you didn't give a shit about this mess she was yapping, you just wanted your dick sucked so you could break out. blaring rap songs (eric b. & rakim, big daddy kane) crashed through the closed window like an urban rhythm soundtrack.
touching her bony leg, she told you to wait until she has smoked another rock. she is jumpy and nervous, but after sucking that glass dick lisa would be just fine, at least for five minutes.
you lay down, imagining yourself swimming in the ocean. you could feel lisa unfastening your belt and pants. gently she began licking your balls, sucking and gently gibbling with skill. with your eyes closed, in your mind you saw your father emerging from the sea. except, unlike those dreams from your youth, he doesn't look to be at peace. his eyes look angry and confused.
"be a man," your dead daddy said. "be a fucking man."
minutes passed and soon your vision was shattered by loud cackling laughter. despairingly you opened your eyes and saw that it was lisa laughing though fucked-up teeth.
"i been sucking your dick for twenty minutes and you still ain't hard, poppi," she says. "you been sniffing that shit all night long, now your little dickie won't co-operate."
you felt like a drowning man trying to catch your breath. with these simple words, blood rushed to your head. you could feel the anger building in your chest like a wall as her laughter echoed through that room of horrors as though it were coming through a set of hi-fi speakers.
“you’re going to regret that you raggy bitch,” you screamed, and before you could help yourself you punched lisa in the face. on impact, her mouth shattered as teeth and blood rained to the floor.
for a moment she was dazed, but without warning she leapt on your back and began pulling your hair as her fingernails scratched the back of your neck. "fuckyoufuckyoufuckyou..." she cried and screamed and lost her mind. regaining your balance, you flipped the crazy broad off your back. she looked like a broken doll sprawled on the floor, her skull cracked; you noticed your pants and underwear are still around your ankles.
although lisa had not moved since you flipped her a minute ago, her laughter was still loud in that evil room.
she was unconscious on the floor, but still you were afraid. suppose she filed a police report at the same precinct where you were to report to work in the morning.
it would be your rookie word against a crack-head, but who needed the grief; more than likely she would get one of the housing project posse-boys who populated the block to pop your ass on the sneak tip.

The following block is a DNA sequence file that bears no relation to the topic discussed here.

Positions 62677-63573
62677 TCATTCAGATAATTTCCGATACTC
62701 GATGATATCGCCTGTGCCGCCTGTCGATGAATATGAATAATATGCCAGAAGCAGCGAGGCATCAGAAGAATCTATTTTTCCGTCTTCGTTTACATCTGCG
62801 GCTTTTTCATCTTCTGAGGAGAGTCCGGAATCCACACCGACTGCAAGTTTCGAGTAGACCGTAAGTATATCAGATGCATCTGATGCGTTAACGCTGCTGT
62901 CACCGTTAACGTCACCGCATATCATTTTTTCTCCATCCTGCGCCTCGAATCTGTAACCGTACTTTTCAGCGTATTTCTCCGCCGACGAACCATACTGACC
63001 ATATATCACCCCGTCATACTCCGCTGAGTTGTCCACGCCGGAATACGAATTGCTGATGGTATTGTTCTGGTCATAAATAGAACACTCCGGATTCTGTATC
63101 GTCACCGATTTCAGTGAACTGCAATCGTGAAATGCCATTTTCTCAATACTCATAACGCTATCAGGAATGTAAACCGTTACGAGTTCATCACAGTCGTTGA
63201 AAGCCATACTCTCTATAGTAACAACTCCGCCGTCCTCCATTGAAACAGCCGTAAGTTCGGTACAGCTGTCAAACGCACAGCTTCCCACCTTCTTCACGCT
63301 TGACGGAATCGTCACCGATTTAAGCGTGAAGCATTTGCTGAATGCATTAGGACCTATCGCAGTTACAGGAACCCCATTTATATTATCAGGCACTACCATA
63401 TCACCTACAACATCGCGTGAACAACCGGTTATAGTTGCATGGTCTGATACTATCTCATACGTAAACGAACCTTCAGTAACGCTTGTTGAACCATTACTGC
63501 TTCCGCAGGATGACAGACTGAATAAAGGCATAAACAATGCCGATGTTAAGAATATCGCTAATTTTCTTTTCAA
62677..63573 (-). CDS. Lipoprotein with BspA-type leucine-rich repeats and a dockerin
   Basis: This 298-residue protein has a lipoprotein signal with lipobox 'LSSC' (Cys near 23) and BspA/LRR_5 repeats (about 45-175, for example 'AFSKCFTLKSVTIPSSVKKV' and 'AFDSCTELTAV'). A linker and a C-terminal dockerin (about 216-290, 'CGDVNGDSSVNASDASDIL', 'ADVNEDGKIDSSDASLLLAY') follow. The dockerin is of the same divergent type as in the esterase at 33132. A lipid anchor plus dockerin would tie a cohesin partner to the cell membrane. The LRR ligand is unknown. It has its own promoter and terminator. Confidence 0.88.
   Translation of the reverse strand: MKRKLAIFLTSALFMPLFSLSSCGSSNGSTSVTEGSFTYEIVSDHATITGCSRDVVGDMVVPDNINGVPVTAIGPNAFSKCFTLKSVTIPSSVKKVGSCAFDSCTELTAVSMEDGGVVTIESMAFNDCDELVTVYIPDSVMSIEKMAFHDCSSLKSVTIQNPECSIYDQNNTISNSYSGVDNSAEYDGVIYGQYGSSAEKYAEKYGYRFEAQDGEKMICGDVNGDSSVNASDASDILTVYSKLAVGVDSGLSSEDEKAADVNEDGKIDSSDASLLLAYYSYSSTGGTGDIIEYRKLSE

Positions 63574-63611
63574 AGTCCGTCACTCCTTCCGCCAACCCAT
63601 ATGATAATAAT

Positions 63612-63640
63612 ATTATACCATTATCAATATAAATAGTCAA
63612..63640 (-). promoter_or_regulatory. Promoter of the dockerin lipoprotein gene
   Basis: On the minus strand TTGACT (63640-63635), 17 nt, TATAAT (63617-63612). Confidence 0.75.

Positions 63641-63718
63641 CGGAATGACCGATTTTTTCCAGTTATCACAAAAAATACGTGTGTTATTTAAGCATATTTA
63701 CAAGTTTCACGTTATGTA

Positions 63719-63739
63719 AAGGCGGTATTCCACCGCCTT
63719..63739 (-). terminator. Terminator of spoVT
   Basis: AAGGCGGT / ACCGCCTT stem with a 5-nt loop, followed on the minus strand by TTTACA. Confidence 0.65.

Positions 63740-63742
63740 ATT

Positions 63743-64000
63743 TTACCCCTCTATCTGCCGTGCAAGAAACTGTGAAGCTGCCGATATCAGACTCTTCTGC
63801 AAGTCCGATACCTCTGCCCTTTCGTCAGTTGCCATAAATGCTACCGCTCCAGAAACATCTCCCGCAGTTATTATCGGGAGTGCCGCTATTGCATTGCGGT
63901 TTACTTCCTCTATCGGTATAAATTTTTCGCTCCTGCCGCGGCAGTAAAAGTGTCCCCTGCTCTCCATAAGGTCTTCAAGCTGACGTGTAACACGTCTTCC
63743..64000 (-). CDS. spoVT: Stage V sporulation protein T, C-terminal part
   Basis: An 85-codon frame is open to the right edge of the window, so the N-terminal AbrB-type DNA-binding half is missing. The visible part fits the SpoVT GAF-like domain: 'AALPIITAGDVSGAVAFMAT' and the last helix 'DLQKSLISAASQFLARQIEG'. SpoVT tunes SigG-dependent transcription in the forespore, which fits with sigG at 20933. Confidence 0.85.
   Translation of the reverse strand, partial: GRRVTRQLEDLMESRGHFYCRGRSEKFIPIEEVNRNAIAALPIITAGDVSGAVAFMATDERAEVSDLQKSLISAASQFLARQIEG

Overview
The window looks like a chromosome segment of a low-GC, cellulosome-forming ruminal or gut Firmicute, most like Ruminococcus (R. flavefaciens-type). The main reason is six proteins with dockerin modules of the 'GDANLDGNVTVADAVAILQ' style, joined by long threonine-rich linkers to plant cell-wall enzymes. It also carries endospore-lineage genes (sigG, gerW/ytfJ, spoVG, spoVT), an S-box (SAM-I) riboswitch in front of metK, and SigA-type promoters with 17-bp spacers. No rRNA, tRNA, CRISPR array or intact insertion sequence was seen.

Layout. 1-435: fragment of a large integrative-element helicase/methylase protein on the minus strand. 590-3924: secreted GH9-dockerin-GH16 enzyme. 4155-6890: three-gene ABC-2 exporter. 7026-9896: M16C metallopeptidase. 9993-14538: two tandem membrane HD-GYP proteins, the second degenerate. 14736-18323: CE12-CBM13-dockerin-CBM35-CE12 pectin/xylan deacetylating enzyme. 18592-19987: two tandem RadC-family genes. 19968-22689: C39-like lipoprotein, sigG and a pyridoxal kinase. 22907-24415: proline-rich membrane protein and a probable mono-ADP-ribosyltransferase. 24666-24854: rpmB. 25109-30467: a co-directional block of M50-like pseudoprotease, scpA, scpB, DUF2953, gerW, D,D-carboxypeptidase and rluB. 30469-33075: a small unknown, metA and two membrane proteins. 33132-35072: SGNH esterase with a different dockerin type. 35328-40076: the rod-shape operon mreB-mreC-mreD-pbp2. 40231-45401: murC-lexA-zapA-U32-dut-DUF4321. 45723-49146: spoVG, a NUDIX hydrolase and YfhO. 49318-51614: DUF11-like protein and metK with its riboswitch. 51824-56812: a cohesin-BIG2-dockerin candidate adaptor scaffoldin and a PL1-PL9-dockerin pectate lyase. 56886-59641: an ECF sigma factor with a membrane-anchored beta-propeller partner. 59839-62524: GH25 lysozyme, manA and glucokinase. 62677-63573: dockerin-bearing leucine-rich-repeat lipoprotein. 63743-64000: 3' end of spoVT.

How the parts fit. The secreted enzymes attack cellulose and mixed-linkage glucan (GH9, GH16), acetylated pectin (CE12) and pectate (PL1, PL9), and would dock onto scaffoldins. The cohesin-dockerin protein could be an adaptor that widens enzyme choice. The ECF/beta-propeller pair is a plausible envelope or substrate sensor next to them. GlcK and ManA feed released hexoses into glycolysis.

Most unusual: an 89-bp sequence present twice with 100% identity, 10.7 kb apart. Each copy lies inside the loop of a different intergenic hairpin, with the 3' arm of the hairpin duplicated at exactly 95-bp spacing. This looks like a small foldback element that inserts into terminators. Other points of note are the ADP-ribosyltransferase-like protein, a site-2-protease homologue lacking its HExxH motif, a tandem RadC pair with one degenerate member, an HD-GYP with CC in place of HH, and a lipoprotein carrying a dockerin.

pulling up your pants, you buckled your belt and stared into lisa's damaged face. shit, she had bought it on herself, you reasoned. who told the bitch it was cool to laugh at the police.
slipping your dirty hand into your pocket, you felt a pack of newports. you lit one, sucking on the filter like it was a pacifier. lost in thought for a moment, you decided to set the entire pack of matchs aflame, tossing the lit matches into a pile of yellow newspaper next to the stained mattress.
flames scaled the cheap plastered walls lined with rotting wood, you could feel the heat on your body and sweat on your brow. as the fire begans to spread you could smell lisa's burning flesh. feeling no remorse as you dashed out of the door and down the five flights.
the next day, when you reported to the precient for your first tour working the four to midnight shift, you would hear the story of some crazy crack head who burned down a building doing stupid crack head shit. your fellow boys in blue would make crude crack jokes and you will laugh, showing them you are down with the program. fuck that serpico shit, you was down.
exiting the burning building, the sidewalk was alive with the jumping jive of spectators who now had something to do with their time instead of sitting on the stoop or shooting dice. cornerboys gathered screamed “meda meda” as though the world was coming to an end. but for you, it had only just begun.
angrily you glanced up at the building. it reminded of that flick the towering inferno. in your stoned mind, the fire looked like a crimson animal trying to escape from the confines of its bronx zoo cage.
watching that sizzling disaster of your own creation, exhilaration surged through your body like electricity. as the blaze grew even more intense, your little dickie finally got hard.
First published in Hood 2 Hood edited by Shannon Holmesstory copyright (C) Michael A. Gonzales, 2010photos copyrighted by their owners
Iced by Ray Shell (Penguin Books, 1993)
An underrated novel about crack addition that director Lee Daniels once considered making into a film. This book is a masterpiece.
Labels: Crack Fiction, Fiction, Michael A. Gonzales, New York City Fiction, South Bronx Fiction, Urban Fiction